The disappearance of Zostera marina L. (eelgrass) in western Long Island Sound has been attributed to the eutrophication-induced increase in light attenuation in the waters of that area. In this work we explore whether the much higher tidal range in the western (3 m) than in the eastern (1 m) Sound could further reduce light availability and, therefore, restrict the vertical distribution of eelgrass. Assuming that the spring low water level determines the upper limit of distribution and the depth of minimum light required for growth determines the lower limit, then the vertical zone for growth in the western Sound is limited to a 1 m fringe. Eelgrass within this narrow range would be vulnerable to exposure during storm events. In the eastern Sound, the viable range for eelgrass growth is 4 m, and similar disturbances would be less likely to affect the seagrass population (since deeper growing shoots may provide energy for shallow-growing ones). A further evaluation of tidal effects on the light availability for Z. marina in Long Island Sound was pursued by allowing surface irradiance and depth of the water column above seagrass canopies to fluctuate over 24 h periods in a Lambert-Beer Law based model. It revealed that the diel benthic light curves were skewed or had a bimodal (rather than sinusoidal) shape and that the number of hours of growth-saturating (about 300 μmol quanta m-2 s-1) light was smaller as light attenuation and tidal ranges increased in the western Sound. Therefore, the large tidal ranges may have contributed to the disappearance of eelgrass in the western Sound. We suggest that, due to the significant influence of tides on light availability resulting in light restrictions for benthic vegetation, tides should be taken into account when managing coastal waters with the aim of allowing for the successful growth of seagrasses.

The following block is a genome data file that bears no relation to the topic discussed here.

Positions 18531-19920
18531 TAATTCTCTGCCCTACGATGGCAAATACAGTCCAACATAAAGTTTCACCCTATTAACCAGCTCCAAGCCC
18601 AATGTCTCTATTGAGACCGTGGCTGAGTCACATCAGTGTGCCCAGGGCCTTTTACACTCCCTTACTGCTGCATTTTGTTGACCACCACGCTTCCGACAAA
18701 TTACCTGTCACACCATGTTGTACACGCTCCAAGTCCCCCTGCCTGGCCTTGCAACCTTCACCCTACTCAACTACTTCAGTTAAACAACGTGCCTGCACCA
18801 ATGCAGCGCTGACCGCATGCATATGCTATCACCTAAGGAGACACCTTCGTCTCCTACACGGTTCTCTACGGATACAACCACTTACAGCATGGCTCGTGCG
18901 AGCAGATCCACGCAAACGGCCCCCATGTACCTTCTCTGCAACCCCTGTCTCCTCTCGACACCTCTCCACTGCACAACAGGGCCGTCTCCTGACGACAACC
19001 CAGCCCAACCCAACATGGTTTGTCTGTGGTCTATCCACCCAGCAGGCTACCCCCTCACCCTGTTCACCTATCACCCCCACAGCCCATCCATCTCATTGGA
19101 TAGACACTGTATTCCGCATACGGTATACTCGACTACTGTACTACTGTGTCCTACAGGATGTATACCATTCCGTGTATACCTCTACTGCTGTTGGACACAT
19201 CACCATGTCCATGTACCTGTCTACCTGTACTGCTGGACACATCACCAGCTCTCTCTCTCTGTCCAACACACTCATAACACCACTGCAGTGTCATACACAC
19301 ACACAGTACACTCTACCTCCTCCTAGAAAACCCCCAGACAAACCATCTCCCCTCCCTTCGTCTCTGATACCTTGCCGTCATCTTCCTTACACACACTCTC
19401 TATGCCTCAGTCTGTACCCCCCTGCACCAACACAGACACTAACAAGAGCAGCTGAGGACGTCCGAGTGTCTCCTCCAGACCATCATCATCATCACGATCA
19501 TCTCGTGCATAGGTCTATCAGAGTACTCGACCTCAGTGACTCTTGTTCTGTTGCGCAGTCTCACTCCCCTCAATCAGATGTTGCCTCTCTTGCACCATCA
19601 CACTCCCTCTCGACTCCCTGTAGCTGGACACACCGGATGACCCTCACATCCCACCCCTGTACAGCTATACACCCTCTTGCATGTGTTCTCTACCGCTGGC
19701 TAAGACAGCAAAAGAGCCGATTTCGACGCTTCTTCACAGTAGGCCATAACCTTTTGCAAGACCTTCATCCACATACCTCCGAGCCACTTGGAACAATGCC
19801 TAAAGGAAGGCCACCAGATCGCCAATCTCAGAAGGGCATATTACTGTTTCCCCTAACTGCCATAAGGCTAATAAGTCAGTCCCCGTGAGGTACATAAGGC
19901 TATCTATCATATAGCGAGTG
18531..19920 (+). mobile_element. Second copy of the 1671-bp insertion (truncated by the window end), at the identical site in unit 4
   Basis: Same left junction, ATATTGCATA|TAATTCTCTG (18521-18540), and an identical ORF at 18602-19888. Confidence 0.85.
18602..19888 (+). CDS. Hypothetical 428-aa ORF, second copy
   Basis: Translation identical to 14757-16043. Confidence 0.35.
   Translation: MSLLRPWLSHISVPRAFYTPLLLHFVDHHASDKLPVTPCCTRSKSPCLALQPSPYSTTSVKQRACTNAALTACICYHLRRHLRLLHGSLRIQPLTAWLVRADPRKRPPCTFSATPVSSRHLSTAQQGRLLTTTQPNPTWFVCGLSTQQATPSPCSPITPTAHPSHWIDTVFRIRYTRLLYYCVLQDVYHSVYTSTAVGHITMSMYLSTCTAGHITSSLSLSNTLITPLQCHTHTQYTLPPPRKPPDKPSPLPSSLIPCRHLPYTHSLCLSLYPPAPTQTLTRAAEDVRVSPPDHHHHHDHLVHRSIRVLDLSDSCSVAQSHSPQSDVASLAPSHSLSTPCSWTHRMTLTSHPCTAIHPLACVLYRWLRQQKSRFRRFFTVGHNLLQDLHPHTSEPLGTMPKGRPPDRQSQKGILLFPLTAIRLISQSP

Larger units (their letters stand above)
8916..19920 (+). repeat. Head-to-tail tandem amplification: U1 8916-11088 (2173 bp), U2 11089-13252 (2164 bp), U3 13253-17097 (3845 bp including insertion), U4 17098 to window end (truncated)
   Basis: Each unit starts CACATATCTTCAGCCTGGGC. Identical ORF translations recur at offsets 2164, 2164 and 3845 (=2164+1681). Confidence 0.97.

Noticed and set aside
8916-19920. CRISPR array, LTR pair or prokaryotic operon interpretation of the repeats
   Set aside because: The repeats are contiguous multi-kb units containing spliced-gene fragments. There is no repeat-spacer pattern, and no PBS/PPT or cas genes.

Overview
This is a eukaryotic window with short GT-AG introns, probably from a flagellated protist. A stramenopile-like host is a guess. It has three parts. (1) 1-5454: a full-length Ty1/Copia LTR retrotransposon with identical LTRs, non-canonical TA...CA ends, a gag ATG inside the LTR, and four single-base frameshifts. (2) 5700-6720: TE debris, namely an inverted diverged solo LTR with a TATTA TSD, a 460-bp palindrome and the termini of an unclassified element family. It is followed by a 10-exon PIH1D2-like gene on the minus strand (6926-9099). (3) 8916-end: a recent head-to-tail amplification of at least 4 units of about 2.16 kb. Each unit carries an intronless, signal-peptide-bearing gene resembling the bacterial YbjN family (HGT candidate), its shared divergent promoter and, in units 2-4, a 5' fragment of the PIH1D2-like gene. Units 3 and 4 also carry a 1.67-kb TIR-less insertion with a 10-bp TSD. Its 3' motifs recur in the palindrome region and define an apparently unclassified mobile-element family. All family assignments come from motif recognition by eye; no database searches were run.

- Tidal range
- Zostera marina